NASA SBIR 2017 Solicitation

FORM B - PROPOSAL SUMMARY


PROPOSAL NUMBER: 17-2 S2.01-9865
PHASE 1 CONTRACT NUMBER: NNX17CP76P
SUBTOPIC TITLE: Proximity Glare Suppression for Astronomical Coronagraphy
PROPOSAL TITLE: Technology Development for High-Actuator-Count MEMS DM Systems

SMALL BUSINESS CONCERN (Firm Name, Mail Address, City/State/Zip, Phone)
Boston Micromachines Corporation
30 Spinelli Place
Cambridge, MA 02138 - 1070
(617) 868-4178

PRINCIPAL INVESTIGATOR/PROJECT MANAGER (Name, E-mail, Mail Address, City/State/Zip, Phone)
Mr. Steven A. Cornelissen
sac@bostonmicromachines.com
30 Spinelli Place
Cambridge, MA 02138 - 1070
(617) 868-4178 Extension :207

CORPORATE/BUSINESS OFFICIAL (Name, E-mail, Mail Address, City/State/Zip, Phone)
Ms. Tracy Raymond
tracy@bostonmicromachines.com
30 Spinelli Place
Cambridge, MA 02138 - 1070
(617) 868-4178 Extension :202

Estimated Technology Readiness Level (TRL) at beginning and end of contract:
Begin: 3
End: 3

Technology Available (TAV) Subtopics
Proximity Glare Suppression for Astronomical Coronagraphy is a Technology Available (TAV) subtopic that includes NASA Intellectual Property (IP). Do you plan to use the NASA IP under the award?
No

TECHNICAL ABSTRACT (Limit 2000 characters, approximately 200 words)

Boston Micromachines Corporation proposes high-precision deformable mirror (DM) systems with one hundred actuators across the active aperture, corresponding to almost eight thousand actuators in the device’s circular aperture, using an innovative new approach for packaging and integration. The proposed work focuses on a technology gap that NASA has identified as critical for space-based exoplanet imaging: production techniques for small-stroke, high-reliability, high-precision deformable mirror systems. The main objective in this Phase II project is to substantially increase the state-of-the-art for the number of actuators in a compact MEMS DM system using microelectromechanical systems (MEMS) production processes and employing a multiple-layer approach to integrating routing line layers in the device. MEMS DMs will be bonded to custom manufactured printed circuit boards using conductive epoxy bonds and flip-chip alignment based on a new stencil printing process demonstrated in the Phase I project. The proposed work includes testing and evaluation of surface topography of DMs before and after bonding and assessment of actuator yield and reliability.

POTENTIAL NASA COMMERCIAL APPLICATIONS (Limit 1500 characters, approximately 150 words)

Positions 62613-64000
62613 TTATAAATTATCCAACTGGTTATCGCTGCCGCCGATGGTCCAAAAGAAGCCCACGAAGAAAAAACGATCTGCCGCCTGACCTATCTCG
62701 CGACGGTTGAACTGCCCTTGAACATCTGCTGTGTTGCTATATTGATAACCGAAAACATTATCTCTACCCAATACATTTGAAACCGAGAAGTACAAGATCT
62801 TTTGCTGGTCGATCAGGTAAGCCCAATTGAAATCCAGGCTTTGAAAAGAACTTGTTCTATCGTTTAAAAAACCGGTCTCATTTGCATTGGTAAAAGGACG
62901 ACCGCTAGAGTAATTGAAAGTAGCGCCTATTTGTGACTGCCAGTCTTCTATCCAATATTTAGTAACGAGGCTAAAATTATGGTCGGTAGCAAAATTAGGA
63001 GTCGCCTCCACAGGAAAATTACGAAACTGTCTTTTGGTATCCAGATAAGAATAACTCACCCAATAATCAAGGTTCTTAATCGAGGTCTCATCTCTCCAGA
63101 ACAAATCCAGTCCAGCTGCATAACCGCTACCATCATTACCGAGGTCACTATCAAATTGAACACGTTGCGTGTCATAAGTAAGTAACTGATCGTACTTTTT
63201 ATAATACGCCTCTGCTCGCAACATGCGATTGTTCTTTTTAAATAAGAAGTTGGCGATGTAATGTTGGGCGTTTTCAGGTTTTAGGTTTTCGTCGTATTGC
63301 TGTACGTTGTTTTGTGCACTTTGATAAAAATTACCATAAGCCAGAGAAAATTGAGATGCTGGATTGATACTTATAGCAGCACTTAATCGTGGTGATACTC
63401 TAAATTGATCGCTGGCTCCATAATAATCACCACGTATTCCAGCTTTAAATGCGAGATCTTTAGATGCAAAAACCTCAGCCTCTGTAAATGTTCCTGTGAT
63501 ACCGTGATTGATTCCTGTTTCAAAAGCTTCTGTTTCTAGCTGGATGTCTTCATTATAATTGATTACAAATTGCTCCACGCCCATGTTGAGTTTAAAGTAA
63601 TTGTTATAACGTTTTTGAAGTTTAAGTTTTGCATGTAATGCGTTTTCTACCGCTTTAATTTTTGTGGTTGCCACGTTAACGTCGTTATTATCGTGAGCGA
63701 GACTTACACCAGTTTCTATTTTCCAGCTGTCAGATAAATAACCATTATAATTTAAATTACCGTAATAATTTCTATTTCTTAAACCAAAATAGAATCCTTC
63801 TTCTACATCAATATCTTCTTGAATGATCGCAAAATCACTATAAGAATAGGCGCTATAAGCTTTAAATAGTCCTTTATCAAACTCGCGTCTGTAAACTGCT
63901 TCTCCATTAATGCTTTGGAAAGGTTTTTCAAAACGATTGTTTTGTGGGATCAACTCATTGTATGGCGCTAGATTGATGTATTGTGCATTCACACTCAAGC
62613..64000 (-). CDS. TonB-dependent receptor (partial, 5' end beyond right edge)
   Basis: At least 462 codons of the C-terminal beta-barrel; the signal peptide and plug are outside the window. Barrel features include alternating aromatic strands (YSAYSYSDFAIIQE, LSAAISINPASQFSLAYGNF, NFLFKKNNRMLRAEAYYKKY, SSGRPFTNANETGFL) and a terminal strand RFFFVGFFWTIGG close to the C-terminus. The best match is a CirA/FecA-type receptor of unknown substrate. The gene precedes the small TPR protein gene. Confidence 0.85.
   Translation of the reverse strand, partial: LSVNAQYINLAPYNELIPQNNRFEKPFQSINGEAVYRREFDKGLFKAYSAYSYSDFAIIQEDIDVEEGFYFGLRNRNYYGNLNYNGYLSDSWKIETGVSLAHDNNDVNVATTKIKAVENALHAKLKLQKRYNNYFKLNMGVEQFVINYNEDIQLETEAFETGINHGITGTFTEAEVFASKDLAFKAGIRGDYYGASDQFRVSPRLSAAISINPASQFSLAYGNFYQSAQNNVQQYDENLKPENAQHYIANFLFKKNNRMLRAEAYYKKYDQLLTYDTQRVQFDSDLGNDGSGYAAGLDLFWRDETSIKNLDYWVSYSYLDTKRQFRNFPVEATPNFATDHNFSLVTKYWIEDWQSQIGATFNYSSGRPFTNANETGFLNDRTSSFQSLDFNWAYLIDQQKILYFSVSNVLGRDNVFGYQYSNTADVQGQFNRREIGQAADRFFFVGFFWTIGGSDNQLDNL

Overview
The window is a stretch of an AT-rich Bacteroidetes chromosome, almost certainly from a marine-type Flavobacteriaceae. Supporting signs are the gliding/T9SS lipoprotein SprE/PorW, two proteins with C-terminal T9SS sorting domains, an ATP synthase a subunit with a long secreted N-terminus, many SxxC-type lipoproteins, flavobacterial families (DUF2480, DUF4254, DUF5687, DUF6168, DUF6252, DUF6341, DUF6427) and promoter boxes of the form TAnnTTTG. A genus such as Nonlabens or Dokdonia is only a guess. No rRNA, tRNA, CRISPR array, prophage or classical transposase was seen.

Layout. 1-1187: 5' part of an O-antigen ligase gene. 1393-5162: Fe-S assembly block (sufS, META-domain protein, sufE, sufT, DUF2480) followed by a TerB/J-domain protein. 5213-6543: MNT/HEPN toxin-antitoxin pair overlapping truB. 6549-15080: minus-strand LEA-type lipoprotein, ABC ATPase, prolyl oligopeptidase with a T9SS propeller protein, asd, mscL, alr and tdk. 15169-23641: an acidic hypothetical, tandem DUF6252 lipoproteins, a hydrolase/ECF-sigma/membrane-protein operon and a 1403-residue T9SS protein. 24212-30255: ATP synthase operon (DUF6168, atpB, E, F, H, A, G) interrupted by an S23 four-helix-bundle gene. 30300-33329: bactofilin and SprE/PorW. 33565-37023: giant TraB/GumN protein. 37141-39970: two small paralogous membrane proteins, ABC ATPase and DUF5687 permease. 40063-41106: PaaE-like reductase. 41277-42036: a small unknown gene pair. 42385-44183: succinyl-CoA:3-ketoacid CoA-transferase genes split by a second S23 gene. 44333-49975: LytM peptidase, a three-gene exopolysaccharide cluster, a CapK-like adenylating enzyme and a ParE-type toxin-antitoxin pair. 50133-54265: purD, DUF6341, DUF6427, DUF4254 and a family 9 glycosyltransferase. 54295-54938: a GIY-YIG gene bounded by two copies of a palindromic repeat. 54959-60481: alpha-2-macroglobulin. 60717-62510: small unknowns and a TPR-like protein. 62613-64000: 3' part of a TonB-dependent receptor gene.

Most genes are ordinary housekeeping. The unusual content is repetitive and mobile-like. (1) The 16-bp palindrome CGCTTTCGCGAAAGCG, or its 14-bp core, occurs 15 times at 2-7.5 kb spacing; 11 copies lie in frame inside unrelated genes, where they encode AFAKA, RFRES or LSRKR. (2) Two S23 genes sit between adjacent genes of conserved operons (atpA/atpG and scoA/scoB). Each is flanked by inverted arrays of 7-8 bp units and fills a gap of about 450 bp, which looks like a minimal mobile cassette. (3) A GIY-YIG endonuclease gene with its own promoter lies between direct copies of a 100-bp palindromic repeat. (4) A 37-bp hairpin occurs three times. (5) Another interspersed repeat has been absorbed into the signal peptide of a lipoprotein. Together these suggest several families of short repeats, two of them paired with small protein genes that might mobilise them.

High-actuator-count deformable mirrors have a few astronomical NASA commercial applications. The following applications apply to all Boston Micromachines (BMC) mirrors that will benefit from new manufacturing processes developed for this program and from subsequent reduced cost.
Astronomy: Post applications in this category can be broken into two categories: space telescopes and ground-based telescopes. In the case of space telescopes, there are a number of missions/mission concepts that require the wavefront control provided by the proposed high actuator count deformable mirrors. These include the Large UV/Optical/Infrared Surveyor (LUVOIR) and Habitable Exoplanet Imaging Mission (HabEx) telescopes. For ground-based telescopes, BMC has already had success developing arrays up to 4096 actuators for the Gemini Planet Imager and multiple smaller devices for high contrast imaging testbeds at Nanjing University, Space Telescope Science Institute, and University of Nice. BMC can achieve similar results for larger arrays for other new and existing installations such as the planned Extremely Large Telescopes (Thirty Meter Telescope (TMT), European Extremely Large Telescope (E-ELT) and the Giant Magellan Telescope (GMT)).

POTENTIAL NON-NASA COMMERCIAL APPLICATIONS (Limit 1500 characters, approximately 150 words)
High-actuator-count deformable mirrors have a few commercial applications. The following applications apply to products produced by Boston Micromachines (BMC) that will benefit from increased actuator count and reduced cost.
Space surveillance: BMC has success developing arrays up to 4096 elements for astronomy which can be used for space-based systems. These programs are funded by Department of Defense administrations with classified agendas.
Optical communication: Lasercomm systems would benefit from this new architecture for long-range, secure communication. Also, fiber optic communications can take advantage of our devices in an optical switching capacity.
Microscopy: The capabilities of many non-adaptive optics-enabled microscopy modalities' devices have reached their limits. Increasing actuator count and reducing cost of fabrication will enable users to purchase higher-resolution equipment at a lower cost for use in detecting disease. Modalities affected include two-photon excitation fluorescence (TPEF), second- and/or third-harmonic generation (SHG/THG), and 4Pi microscopy, coherent anti-stokes Raman spectroscopy (CARS) and super-resolution localization microscopy techniques.
Pulse-Shaping: Laser science strives to create a better shaped pulse for applications such as laser marking and machining, and material ablation and characterization. The use of a higher-actuator count array for these purposes will enable new science and more refined techniques.

TECHNOLOGY TAXONOMY MAPPING (NASA's technology taxonomy has been developed by the SBIR-STTR program to disseminate awareness of proposed and awarded R/R&D in the agency. It is a listing of over 100 technologies, sorted into broad categories, of interest to NASA.)
Adaptive Optics
Microelectromechanical Systems (MEMS) and smaller
Microfabrication (and smaller; see also Electronics; Mechanical Systems; Photonics)
Mirrors

Form Generated on 03-05-18 17:24